DeepFakeIt’s easy to see how this kind of technology can be useful in motion picture production; one example is when characters need to be “brought back to life” after the actor who played them has passed way.  Remember Peter Cushing’s appearance in Rogue One or Paul Walker’s last scene in the Fast and Furious franchise, and know that it has only gotten exponentially more sophisticated since then.  It's fun to see Steve Buscemi as Jennifer Lawrence, or Obama’s words and face being manipulated by writer and comedian, Jordan Peele, (below).


JordanPeeleObamaDeepFakeHowever, in the political world, the potential to use the technology to disseminate false information by literally putting words in someone’s mouth is obvious.  In this deeply polarized political environment, it is easy to imagine someone trying to use this technology for nefarious purposes; not to mention bogus sex tapes used to extort victims with the threat of public shaming.  GPU-accelerated applications are becoming so sophisticated and accessible, that it is honestly getting to be a little scary.

Whether inspiring or scary, there was a lot to see at SIGGRAPH 2019.  This 46th annual gathering concluded its week of demos, conferences, and high-level meetings in early August with nearly 19,000 computer graphics professionals in attendance from all over the world. Luckily for me, it was conveniently held in my home town, at the Los Angeles Convention Center.  Sadly, I was not able to make it up to Canada for last year's convention, but I’ll continue to attend whenever I can to keep up with the quickly evolving technologies of CG, Animation, VR, and Games as they become increasingly significant to the filmmaking process.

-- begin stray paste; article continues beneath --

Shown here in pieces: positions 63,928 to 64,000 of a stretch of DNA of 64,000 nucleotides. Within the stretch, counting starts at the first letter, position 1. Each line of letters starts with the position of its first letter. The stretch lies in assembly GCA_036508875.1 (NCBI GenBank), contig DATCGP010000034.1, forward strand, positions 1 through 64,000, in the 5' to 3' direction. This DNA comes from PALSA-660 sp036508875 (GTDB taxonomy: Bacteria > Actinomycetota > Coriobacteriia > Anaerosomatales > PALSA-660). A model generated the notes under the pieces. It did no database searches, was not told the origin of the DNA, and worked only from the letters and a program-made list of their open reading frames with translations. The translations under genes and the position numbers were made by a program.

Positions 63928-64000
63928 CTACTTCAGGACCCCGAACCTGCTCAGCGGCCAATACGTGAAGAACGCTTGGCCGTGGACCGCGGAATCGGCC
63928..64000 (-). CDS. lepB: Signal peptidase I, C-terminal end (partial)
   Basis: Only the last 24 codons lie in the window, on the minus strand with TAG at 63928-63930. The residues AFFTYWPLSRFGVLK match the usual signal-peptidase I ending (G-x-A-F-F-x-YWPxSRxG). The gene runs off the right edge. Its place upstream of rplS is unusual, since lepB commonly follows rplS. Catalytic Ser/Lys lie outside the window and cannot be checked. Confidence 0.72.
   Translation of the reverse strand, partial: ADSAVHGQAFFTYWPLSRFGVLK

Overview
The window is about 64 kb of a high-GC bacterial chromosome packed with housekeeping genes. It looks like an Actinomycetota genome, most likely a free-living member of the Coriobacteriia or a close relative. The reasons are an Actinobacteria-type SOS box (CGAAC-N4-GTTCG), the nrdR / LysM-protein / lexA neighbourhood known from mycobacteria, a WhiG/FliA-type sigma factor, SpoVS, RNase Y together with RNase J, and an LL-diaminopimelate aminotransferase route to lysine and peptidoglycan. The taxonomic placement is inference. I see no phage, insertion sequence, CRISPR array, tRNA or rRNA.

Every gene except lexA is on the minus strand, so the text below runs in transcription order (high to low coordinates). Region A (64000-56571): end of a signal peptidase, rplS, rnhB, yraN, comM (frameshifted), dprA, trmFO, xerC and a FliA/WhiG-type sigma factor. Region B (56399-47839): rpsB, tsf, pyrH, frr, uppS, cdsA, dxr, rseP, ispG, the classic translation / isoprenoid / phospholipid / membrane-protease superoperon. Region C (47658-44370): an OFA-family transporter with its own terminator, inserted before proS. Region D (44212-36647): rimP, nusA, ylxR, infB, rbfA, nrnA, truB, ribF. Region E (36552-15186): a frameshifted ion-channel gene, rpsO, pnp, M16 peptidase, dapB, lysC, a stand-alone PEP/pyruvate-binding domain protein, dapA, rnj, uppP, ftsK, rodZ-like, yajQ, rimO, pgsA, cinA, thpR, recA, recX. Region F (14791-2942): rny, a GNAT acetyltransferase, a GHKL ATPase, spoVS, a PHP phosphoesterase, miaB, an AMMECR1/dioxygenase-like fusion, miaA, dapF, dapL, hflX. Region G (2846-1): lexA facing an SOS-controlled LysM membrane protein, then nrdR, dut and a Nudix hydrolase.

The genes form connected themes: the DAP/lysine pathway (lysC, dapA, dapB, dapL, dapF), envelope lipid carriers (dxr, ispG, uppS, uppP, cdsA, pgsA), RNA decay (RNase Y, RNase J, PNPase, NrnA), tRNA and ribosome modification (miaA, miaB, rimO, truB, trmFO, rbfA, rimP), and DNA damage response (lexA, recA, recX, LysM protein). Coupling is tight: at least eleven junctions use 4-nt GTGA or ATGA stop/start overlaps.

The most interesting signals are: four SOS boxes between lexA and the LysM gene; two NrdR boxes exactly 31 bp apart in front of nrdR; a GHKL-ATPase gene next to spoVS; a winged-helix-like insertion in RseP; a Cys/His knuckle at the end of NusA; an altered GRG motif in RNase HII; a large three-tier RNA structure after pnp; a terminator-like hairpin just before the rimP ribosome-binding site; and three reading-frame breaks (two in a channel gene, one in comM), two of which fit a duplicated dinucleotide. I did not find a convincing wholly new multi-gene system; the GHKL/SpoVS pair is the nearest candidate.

All Comments are welcome; please visit the DCS FaceBook page:  https://www.facebook.com/DigitalCinemaSociety

Renewing Your DCS Membership

We count on your dues and contributions to continue our mission and maintain our services to members. So, if your membership has expired, or will soon, please take a few minutes to renew your membership at the $50 annual level or $300.00 for a Lifetime Membership. You can follow the convenient PayPal links, (using any major credit card, and you don't need to be signed up for PayPal,) or you can send payment to our offices at P.O. Box 1973 Studio City, CA 91614, USA.

PayPal Annual Renewal Link – $50.00US:  https://paypal.me/digitalcinemasociety/50

Paypal Lifetime Renewal Link – $300.00US: https://paypal.me/digitalcinemasociety/300

Checks should be sent to: The Digital Cinema Society, P.O. Box 1973, Studio City, CA 91614, USA. Check payments must be in US dollars. Please note that if you are a student, or otherwise cannot afford the dues, just send a note and we will be happy to extend your membership. ** Student and Complimentary memberships do not include a membership card.


As always, we want to send out a big thanks to all "Friends of DCS," whose support makes it possible for us to continue the DCS mission of educating the entertainment industry about the advancements in digital and cine technology: